Before the stimulus was passed, White House officials touted estimates that said that blasting cash into the economy would give the economy a boost and help create jobs. Now, lo and behold, a report from the administration's Council of Economic Advisers says that, yes, in fact, the stimulus has worked largely as expected. How did the CEA come to this conclusion? By plugging numbers into an economic model very similar to the one they used to predict that the stimulus would create jobs. Thanks to the model's reliance on multipliers—which predict that each dollar of government spending will produce more than a dollar of economic activity—the result is that money spent is assumed to have generated beneficial effects.
As economic prophesying goes, this is a rather clever trick; the initial prediction is basically guaranteed to on target, or pretty close. But as reliable information about the effect of the stimulus, it's about as useful as a psychic hotline. As Harvard economics professor Greg Mankiw explains:
The CEA took a conventional Keynesian-style macroeconomic model and used those set of equations to estimate the effect the stimulus should have had. Essentially, the model offers an estimate of the policy's effect, conditional on the model being a correct description of the world. But notice that this exercise is not really a measurement based on what actually occurred. Rather, the exercise is premised on the belief that the model is true, so no matter how bad the economy got, the inference is that it would have been even worse without the stimulus. Why? Because that is what the model says. The validity of the model itself is never questioned.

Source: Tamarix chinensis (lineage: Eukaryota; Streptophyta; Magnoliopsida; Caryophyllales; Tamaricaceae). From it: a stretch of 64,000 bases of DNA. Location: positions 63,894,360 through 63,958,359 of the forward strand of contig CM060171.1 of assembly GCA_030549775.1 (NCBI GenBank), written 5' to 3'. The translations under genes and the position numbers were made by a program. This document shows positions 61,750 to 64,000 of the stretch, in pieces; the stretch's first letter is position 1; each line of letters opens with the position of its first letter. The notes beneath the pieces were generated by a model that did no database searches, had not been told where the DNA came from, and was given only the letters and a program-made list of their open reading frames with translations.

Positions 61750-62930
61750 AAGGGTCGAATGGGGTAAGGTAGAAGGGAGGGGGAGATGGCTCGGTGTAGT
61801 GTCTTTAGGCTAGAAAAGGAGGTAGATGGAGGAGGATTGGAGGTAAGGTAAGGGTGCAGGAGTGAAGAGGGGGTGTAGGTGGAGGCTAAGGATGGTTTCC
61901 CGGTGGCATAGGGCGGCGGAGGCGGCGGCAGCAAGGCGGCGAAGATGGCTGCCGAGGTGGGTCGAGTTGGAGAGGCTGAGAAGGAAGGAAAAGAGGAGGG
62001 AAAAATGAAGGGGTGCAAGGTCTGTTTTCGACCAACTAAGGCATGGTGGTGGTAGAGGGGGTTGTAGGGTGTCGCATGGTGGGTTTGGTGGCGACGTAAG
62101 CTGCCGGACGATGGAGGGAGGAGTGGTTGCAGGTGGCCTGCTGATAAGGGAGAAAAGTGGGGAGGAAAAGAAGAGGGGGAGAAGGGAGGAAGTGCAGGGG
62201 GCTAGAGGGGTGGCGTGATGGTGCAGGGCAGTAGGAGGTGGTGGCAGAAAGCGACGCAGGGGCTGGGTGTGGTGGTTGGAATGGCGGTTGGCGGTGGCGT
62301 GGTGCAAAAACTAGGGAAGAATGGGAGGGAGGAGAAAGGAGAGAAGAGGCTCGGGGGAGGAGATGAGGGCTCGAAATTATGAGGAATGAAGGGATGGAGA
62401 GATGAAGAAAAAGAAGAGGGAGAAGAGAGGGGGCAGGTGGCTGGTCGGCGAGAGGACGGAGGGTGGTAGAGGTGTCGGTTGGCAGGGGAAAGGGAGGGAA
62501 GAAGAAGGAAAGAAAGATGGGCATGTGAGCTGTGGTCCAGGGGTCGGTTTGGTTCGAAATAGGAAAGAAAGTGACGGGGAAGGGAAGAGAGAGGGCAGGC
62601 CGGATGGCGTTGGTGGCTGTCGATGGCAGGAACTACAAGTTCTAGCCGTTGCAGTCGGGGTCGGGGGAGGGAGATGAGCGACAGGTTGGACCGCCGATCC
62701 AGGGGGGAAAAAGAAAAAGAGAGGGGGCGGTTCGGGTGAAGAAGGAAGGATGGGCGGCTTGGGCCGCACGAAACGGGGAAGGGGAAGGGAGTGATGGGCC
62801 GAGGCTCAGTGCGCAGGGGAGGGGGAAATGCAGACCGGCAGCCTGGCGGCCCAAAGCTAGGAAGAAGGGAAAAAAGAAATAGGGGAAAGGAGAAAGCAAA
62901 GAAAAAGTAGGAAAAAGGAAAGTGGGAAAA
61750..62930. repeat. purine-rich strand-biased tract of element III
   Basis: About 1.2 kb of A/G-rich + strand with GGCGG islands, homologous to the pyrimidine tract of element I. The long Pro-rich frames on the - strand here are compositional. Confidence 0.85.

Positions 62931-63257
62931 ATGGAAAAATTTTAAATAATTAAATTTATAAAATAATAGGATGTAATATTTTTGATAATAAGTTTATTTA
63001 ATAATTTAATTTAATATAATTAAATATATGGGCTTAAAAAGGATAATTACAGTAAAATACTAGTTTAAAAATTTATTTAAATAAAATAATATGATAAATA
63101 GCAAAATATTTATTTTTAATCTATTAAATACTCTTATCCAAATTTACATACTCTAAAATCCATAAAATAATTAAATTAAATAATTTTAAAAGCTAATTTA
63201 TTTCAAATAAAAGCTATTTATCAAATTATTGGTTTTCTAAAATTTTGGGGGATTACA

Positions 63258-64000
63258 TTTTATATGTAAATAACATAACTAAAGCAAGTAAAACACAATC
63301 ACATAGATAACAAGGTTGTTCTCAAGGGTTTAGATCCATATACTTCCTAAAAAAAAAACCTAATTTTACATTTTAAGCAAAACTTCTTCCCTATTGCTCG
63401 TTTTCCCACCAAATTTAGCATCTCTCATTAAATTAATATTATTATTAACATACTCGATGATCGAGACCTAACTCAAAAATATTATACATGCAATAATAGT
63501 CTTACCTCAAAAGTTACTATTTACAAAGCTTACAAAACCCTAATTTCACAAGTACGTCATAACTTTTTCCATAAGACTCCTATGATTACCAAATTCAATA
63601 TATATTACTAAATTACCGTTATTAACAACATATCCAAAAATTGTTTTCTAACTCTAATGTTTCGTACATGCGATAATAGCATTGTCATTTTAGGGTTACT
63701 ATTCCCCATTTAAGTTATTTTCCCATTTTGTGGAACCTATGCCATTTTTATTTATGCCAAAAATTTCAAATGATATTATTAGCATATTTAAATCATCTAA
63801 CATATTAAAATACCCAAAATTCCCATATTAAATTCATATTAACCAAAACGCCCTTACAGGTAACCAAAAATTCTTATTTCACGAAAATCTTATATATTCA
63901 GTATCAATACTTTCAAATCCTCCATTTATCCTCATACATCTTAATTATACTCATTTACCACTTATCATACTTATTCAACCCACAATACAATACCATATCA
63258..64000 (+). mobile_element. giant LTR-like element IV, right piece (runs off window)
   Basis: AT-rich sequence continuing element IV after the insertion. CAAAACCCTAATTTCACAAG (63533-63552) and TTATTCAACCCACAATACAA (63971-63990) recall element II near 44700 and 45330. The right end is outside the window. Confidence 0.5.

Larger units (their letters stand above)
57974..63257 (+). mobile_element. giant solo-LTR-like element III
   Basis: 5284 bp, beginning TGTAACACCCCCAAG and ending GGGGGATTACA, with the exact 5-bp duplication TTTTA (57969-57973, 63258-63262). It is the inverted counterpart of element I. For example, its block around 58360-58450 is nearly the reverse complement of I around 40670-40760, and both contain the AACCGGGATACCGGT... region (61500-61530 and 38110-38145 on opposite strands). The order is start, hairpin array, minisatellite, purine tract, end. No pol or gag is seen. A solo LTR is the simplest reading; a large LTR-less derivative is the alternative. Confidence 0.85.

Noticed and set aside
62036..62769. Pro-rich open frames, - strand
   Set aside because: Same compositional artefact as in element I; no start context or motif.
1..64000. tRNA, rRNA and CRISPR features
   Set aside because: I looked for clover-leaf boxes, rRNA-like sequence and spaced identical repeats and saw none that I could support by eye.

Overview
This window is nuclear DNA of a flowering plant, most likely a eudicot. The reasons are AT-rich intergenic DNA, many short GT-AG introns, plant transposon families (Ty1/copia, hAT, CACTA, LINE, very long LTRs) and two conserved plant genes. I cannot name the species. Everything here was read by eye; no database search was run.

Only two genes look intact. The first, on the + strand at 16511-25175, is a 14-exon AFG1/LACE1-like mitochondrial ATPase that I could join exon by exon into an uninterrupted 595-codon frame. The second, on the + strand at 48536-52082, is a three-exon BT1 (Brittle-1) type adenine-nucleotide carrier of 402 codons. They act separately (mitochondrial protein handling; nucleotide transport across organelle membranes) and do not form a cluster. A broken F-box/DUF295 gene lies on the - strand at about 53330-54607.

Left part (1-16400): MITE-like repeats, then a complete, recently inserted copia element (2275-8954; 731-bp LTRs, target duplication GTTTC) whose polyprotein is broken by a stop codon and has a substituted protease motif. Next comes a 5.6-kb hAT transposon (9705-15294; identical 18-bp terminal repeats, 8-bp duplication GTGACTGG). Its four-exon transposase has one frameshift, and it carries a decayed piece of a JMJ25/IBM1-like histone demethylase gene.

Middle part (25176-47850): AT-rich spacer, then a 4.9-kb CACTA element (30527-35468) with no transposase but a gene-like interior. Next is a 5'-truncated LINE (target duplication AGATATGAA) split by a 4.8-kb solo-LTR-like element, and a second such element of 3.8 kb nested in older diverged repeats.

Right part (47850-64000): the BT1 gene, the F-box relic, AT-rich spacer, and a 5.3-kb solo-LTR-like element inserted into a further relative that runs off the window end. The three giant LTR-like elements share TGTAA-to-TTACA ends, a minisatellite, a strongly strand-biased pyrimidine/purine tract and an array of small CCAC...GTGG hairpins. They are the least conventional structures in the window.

As the CEA report notes on page nine, it's actually rather similar to the Congressional Budget Office's reporting on the stimulus, although CBO director has been up front enough about his organization's methodology to caution that his office's reports do not constitute an independent check on the initial predictions. In the end, the best we can say about the stimulus is that no one really knows if it's working, or how well. So every time a government official touts the economic benefits of the stimulus, it's worth remembering that a prediction that a program would work is not the same as proof that it does.